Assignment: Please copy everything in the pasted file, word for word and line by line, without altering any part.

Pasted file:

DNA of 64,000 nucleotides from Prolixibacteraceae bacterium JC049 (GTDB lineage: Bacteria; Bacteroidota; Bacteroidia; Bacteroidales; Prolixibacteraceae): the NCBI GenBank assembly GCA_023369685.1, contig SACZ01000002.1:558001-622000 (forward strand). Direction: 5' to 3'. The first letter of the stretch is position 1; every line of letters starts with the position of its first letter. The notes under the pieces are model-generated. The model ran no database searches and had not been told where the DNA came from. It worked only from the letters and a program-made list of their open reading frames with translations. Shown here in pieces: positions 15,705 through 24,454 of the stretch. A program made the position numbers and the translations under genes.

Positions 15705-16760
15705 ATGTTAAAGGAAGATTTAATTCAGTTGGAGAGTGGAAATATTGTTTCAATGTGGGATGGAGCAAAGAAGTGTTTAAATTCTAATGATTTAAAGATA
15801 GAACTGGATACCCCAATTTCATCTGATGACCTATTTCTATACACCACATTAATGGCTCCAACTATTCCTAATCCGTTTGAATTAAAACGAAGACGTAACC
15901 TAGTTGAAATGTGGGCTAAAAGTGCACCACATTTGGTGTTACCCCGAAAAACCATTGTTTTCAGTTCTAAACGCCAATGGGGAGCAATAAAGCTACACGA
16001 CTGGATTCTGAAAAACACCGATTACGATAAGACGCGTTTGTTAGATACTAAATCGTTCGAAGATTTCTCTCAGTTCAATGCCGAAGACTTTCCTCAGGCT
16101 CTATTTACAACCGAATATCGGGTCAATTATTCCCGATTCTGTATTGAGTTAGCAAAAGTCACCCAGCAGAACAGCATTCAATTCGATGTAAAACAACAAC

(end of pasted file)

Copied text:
DNA of 64,000 nucleotides from Prolixibacteraceae bacterium JC049 (GTDB lineage: Bacteria; Bacteroidota; Bacteroidia; Bacteroidales; Prolixibacteraceae): the NCBI GenBank assembly GCA_023369685.1, contig SACZ01000002.1:558001-622000 (forward strand). Direction: 5' to 3'. The first letter of the stretch is position 1; every line of letters starts with the position of its first letter. The notes under the pieces are model-generated. The model ran no database searches and had not been told where the DNA came from. It worked only from the letters and a program-made list of their open reading frames with translations. Shown here in pieces: positions 15,705 through 24,454 of the stretch. A program made the position numbers and the translations under genes.

Positions 15705-16760
15705 ATGTTAAAGGAAGATTTAATTCAGTTGGAGAGTGGAAATATTGTTTCAATGTGGGATGGAGCAAAGAAGTGTTTAAATTCTAATGATTTAAAGATA
15801 GAACTGGATACCCCAATTTCATCTGATGACCTATTTCTATACACCACATTAATGGCTCCAACTATTCCTAATCCGTTTGAATTAAAACGAAGACGTAACC
15901 TAGTTGAAATGTGGGCTAAAAGTGCACCACATTTGGTGTTACCCCGAAAAACCATTGTTTTCAGTTCTAAACGCCAATGGGGAGCAATAAAGCTACACGA
16001 CTGGATTCTGAAAAACACCGATTACGATAAGACGCGTTTGTTAGATACTAAATCGTTCGAAGATTTCTCTCAGTTCAATGCCGAAGACTTTCCTCAGGCT
16101 CTATTTACAACCGAATATCGGGTCAATTATTCCCGATTCTGTATTGAGTTAGCAAAAGTCACCCAGCAGAACAGCATTCAATTCGATGTAAAACAACAAC